Daviess Fiscal Court and Evansville-based Deaconess Hospital are quickly moving toward the completion of a backup ambulance service agreement in the wake of Owensboro Health's (OH) severing of a four-decade-long agreement with both Daviess County and city of Owensboro.
In recent months, the relationship between OH's leadership and county and city officials, particularly Daviess County Judge-Executive Al Mattingly, have been tenuous at best. "Friendly lawsuits" have been discussed and accusations of a "lack of leadership" as well as OH employing "strongarm" tactics in negotiating backup service terms have been repeatedly highlighted by Mattingly in public forums.
And OH's response to both severing its ties and Deaconess taking on the backup responsibility is the same now as it has been, said Brian Hamby, OH director of marketing, "No comment."
"We have maintained a stance of silence through this issue publicly," he said. "We are going to maintain that. We are not going to offer any comment on these issues."
While OH has remained stalwart in their silence and decision to pull out of the backup agreement through a turbulent period, Deaconess' negotiations with Mattingly have been amicable, and hospital officials are excited for the opportunity to fill a community need, said Pam Hight, Deaconess public relations and community engagement manager.
"The process has gone well," she said. "As conversations have only taken a couple of weeks, and all general terms were agreed upon in a single meeting. The requests of the fiscal court and Judge-Executive Al Mattingly were very reasonable, and Deaconess has the resources to fill the need (should it arise), so it was an easy decision. We provide EMS services in other communities, and we would provide backup coverage for any community that needed us. Daviess County is part of our 26-county service area, and our mission is about taking care of our communities."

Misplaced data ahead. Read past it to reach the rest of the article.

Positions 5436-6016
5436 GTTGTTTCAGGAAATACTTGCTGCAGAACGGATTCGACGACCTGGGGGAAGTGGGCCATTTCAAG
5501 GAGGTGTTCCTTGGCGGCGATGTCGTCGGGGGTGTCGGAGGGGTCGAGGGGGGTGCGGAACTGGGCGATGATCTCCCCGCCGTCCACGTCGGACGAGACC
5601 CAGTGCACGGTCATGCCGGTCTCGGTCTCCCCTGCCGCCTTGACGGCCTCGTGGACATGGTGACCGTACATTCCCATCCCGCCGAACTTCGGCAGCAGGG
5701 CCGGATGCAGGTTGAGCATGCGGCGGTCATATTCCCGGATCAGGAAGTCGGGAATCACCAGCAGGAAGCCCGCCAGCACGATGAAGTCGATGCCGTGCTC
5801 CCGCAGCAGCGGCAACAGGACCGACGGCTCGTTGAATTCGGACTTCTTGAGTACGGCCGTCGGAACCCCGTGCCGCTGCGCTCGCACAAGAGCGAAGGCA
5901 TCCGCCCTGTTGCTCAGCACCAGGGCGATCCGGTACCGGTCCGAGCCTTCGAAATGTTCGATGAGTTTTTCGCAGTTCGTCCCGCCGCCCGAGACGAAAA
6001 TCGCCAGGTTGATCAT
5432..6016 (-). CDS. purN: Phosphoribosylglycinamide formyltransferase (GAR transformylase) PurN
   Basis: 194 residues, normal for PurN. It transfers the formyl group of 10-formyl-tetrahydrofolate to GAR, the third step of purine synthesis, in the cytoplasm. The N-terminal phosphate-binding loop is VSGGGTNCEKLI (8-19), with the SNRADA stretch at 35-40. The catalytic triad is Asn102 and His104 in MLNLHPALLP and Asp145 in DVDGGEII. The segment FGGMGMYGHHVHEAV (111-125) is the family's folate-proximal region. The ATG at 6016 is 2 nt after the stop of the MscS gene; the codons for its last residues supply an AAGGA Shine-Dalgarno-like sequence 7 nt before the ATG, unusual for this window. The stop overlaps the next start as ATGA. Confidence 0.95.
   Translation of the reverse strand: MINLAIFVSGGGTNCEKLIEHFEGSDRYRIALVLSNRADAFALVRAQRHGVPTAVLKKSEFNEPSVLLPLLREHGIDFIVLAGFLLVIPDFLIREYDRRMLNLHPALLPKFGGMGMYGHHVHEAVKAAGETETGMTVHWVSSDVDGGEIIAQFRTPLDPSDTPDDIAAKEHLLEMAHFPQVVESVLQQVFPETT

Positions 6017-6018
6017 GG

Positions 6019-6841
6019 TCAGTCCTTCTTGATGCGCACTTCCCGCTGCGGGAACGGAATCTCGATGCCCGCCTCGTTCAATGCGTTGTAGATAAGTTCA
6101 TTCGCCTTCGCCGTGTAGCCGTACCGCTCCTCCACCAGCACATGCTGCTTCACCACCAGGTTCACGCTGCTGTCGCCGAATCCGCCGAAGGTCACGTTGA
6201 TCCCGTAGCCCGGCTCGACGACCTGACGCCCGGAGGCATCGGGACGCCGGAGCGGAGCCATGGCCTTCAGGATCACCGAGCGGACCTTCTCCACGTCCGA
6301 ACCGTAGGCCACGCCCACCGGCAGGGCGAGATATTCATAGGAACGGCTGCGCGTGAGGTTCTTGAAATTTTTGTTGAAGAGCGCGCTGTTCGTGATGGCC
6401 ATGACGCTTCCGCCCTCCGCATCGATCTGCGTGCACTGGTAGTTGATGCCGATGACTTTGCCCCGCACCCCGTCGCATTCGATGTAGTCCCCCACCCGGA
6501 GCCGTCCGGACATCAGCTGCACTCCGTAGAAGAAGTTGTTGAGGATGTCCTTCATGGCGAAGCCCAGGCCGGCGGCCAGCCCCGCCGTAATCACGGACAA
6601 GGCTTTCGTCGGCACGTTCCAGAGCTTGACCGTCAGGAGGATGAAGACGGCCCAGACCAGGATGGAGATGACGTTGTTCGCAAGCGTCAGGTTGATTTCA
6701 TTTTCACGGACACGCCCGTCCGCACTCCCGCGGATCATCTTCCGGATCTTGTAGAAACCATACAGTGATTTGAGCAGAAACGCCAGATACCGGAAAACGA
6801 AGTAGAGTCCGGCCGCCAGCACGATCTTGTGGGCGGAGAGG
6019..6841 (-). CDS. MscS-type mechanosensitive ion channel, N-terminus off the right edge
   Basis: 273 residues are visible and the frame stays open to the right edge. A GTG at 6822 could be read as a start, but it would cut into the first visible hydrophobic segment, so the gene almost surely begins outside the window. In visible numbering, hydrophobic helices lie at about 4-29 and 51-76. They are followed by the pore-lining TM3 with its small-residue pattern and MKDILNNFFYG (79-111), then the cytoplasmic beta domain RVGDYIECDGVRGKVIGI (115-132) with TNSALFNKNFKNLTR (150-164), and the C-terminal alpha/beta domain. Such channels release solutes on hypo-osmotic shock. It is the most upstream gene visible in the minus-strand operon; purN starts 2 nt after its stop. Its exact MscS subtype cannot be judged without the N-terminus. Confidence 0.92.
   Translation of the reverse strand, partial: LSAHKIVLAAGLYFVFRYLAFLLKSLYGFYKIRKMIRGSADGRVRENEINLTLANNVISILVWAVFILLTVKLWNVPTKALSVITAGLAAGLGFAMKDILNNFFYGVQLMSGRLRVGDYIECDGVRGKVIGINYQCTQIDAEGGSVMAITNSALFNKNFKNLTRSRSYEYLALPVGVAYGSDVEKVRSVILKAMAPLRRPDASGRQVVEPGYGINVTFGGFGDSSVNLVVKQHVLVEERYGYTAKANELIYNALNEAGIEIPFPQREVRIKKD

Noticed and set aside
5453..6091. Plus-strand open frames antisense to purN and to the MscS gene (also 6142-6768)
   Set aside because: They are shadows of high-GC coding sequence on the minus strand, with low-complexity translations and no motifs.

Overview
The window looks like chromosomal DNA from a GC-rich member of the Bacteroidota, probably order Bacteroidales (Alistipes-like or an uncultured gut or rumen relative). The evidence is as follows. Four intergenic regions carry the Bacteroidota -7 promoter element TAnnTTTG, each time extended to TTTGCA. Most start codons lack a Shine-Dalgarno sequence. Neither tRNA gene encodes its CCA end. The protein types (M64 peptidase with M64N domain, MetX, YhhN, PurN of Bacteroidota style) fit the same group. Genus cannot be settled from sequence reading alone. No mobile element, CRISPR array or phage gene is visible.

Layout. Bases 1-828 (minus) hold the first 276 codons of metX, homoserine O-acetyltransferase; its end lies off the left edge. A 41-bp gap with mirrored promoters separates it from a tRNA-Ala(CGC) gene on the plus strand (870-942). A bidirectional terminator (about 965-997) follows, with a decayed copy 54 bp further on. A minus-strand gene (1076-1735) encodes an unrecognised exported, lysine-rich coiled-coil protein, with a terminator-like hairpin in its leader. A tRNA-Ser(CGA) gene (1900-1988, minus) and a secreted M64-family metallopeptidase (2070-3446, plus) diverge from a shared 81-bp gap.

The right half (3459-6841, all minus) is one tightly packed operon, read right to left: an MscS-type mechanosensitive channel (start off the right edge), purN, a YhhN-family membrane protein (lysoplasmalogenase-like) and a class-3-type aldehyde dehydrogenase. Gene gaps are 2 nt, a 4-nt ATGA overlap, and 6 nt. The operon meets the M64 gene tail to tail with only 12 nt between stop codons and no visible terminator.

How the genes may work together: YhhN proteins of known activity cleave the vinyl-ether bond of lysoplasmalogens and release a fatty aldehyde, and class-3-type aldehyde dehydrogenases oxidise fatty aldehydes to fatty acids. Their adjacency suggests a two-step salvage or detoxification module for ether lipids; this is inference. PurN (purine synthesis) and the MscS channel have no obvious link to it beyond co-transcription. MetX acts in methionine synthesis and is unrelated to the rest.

As Deaconess' interests grow, not only in the backup agreement but through the opening of its new clinic in the Bluegrass Internal Medicine on Aug. 12, making for two Deaconess clinics in Owensboro in less than a year, so does its visibility through community involvement, Hight said.
"I think we are trying to service that (Owensboro) community," Hight said. "We get asked by a lot of organizations to aid in community events, and we are happy to do that. We want to be a part of that community, and part of that is supporting nonprofits and organizations."
On the governmental side, Deaconess' growth in the health care community is seen as a plus by county officials because it introduces competition in what Mattingly has referred to as a "health care monopoly."
"I would say that competition is always a good thing," he said. "It tends to drive a service and helps to keep prices in check. I think their interest in the community is a good thing. The more choices people have, the better off they are. This is not a unique situation. Owensboro Health is expanding to other areas as well. As competition heats up, it tends to guide service and drive prices down."
Why OH decided to opt-out of the backup ambulance service agreement will never be known, said County Commissioner Charlie Castlen.
"I was happy to see Deaconess step up to see it as an opportunity and expand their presence in the community as well as have a plan in place, just in case," he said. "No one on that side (OH) has told us why they have taken the position that they did. With them being in what most of us would perceive as in a leadership role, especially in terms of medicine, why would they take the position that they were out of it? We’ll never know why. I won't speculate as to why, but as an elected official, I was disappointed in their decision."
Jacob Mulliken, 270-228-2837, email@example.com